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Agricultural innovation in low-income tropical countries contributes to a more effective and sustainable use of natural resources and reduces hunger and poverty through economic development in rural areas. Yet, despite numerous recent public and private initiatives to develop capacities for agricultural innovation, such initiatives are often not well aligned with national efforts to revive existing Agricultural Innovation Systems (AIS). In an effort to improve coordination and responsiveness of Capacity Development (CD) initiatives, the G20 Agriculture Ministers requested the Food and Agriculture Organization of the United Nations (FAO) to lead the development of a Tropical Agricultural Platform (TAP), which is designed to improve coherence and coordination of CD for agricultural innovation in the tropics. This paper presents a summary of the results obtained from three regional needs assessments undertaken by TAP and its partners. The surveyed tropical regions were Southeast Asia, Sub-Saharan Africa and Central America. The findings reveal a mismatch in all three regions between the external supply of primarily individual CD and the actual demand for institutional CD. The misalignment might be addressed by strengthening south-south and triangular collaboration and by improving the institutional capacities that would render national AIS more demand-oriented and responsive to the needs of smallholders in domestic agriculture. Full article
(This article belongs to the Section Sustainable Agriculture, Food and Wildlife)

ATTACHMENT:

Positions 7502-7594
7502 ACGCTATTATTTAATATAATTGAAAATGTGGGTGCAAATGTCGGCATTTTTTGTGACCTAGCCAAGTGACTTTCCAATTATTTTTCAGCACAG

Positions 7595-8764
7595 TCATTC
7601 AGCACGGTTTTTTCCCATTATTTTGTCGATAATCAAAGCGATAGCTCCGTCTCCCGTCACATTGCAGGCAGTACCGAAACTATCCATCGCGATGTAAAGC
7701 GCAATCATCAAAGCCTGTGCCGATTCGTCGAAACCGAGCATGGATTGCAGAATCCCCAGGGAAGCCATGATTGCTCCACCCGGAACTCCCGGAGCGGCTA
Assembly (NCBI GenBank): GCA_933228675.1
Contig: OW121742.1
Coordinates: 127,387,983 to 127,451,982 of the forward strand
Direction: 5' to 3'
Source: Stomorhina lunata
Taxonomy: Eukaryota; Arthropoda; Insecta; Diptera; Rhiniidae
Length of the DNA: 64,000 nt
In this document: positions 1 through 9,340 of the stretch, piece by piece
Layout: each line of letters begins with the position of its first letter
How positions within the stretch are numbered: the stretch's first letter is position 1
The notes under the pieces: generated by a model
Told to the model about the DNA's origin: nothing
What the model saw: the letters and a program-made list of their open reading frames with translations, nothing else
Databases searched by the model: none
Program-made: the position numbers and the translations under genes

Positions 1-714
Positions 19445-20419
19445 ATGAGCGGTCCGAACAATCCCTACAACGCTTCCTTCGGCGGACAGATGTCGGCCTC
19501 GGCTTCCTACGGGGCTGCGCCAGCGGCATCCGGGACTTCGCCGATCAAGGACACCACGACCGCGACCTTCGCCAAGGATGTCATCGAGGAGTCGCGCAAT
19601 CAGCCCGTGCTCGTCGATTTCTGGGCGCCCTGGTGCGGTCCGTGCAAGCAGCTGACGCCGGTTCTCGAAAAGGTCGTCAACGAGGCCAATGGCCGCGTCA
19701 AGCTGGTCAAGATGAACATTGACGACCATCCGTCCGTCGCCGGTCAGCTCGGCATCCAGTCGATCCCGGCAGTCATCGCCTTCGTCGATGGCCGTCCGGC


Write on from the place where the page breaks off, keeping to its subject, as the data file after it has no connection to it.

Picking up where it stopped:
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Open AccessArticle Futures Analysis of Urban Land Use and Wetland Change in Saskatoon, Canada: An Application in Strategic Environmental Assessment
Sustainability 2015, 7(1), 811-830; https://doi.org/10.3390/su7010811
Received: 4 November 2014 / Accepted: 1 January 2015 / Published: 13 January 2015
Cited by 2 | PDF Full-text (2888 KB) | HTML Full-text | XML Full-text
Abstract
This paper presents a scenario-based approach to strategic environmental assessment (SEA) for wetland trend analysis and land use and land cover (LUC) modeling in an urban environment. The application is focused on the Saskatoon urban environment, a rapidly growing urban municipality in Canada’s
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This paper presents a scenario-based approach to strategic environmental assessment (SEA) for wetland trend analysis and land use and land cover (LUC) modeling in an urban environment. The application is focused on the Saskatoon urban environment, a rapidly growing urban municipality in Canada’s prairie pothole region. Alternative future LUC was simulated using remote sensing data and city spatial planning documentation using a Markov Chain technique. Two alternatives were developed and compared for LUC change and threats to urban wetland sustainability: a zero alternative that simulated trends in urban development and wetland conservation under a business as usual scenario, in the absence of prescribed planning and zoning actions; and an alternative focused on implementation of current urban development plans, which simulated future LUC to account for prescribed wetland conservation strategies. Results show no improvement in future wetland conditions under the city’s planned growth and wetland conservation scenario versus the business as usual scenario. Results also indicate that a blanket wetland conservation strategy for the city may not be sufficient to overcome the historic trend of urban wetland loss; and that spatially distributed conservation rates, based on individual wetland water catchment LUC peculiarities, may be more effective in terms of wetland conservation. The paper also demonstrates the challenges to applied SEA in a rapidly changing urban planning context, where data are often sparse and inconsistent across the urban region, and provides potential solutions through LUC classification and prediction tools to help overcome data limitations to support land use planning decisions for wetland conservation. Full article
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Open AccessArticle Landscape Valuation of Environmental Amenities throughout the Application of Direct and Indirect Methods